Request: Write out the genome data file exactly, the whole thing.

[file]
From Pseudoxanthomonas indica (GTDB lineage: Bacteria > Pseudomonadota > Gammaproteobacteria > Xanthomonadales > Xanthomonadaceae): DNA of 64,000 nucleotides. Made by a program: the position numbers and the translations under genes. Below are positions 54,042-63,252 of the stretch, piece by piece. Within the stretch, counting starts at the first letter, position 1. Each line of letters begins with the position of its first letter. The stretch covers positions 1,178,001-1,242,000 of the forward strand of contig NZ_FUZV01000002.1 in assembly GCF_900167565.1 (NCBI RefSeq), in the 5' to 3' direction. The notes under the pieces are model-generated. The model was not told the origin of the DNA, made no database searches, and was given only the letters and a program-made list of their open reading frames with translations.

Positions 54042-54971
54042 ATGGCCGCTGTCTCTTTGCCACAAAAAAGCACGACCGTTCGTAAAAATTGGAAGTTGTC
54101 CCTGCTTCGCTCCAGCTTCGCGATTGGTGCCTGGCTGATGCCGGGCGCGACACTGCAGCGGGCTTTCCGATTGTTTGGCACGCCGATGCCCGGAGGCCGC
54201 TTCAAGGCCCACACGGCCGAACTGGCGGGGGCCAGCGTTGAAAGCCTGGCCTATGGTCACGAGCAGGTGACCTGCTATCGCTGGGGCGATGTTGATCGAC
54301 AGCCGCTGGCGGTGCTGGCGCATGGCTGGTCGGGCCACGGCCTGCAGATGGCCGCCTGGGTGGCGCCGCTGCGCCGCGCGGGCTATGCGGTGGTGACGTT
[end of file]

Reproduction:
From Pseudoxanthomonas indica (GTDB lineage: Bacteria > Pseudomonadota > Gammaproteobacteria > Xanthomonadales > Xanthomonadaceae): DNA of 64,000 nucleotides. Made by a program: the position numbers and the translations under genes. Below are positions 54,042-63,252 of the stretch, piece by piece. Within the stretch, counting starts at the first letter, position 1. Each line of letters begins with the position of its first letter. The stretch covers positions 1,178,001-1,242,000 of the forward strand of contig NZ_FUZV01000002.1 in assembly GCF_900167565.1 (NCBI RefSeq), in the 5' to 3' direction. The notes under the pieces are model-generated. The model was not told the origin of the DNA, made no database searches, and was given only the letters and a program-made list of their open reading frames with translations.

Positions 54042-54971
54042 ATGGCCGCTGTCTCTTTGCCACAAAAAAGCACGACCGTTCGTAAAAATTGGAAGTTGTC
54101 CCTGCTTCGCTCCAGCTTCGCGATTGGTGCCTGGCTGATGCCGGGCGCGACACTGCAGCGGGCTTTCCGATTGTTTGGCACGCCGATGCCCGGAGGCCGC
54201 TTCAAGGCCCACACGGCCGAACTGGCGGGGGCCAGCGTTGAAAGCCTGGCCTATGGTCACGAGCAGGTGACCTGCTATCGCTGGGGCGATGTTGATCGAC
54301 AGCCGCTGGCGGTGCTGGCGCATGGCTGGTCGGGCCACGGCCTGCAGATGGCCGCCTGGGTGGCGCCGCTGCGCCGCGCGGGCTATGCGGTGGTGACGTT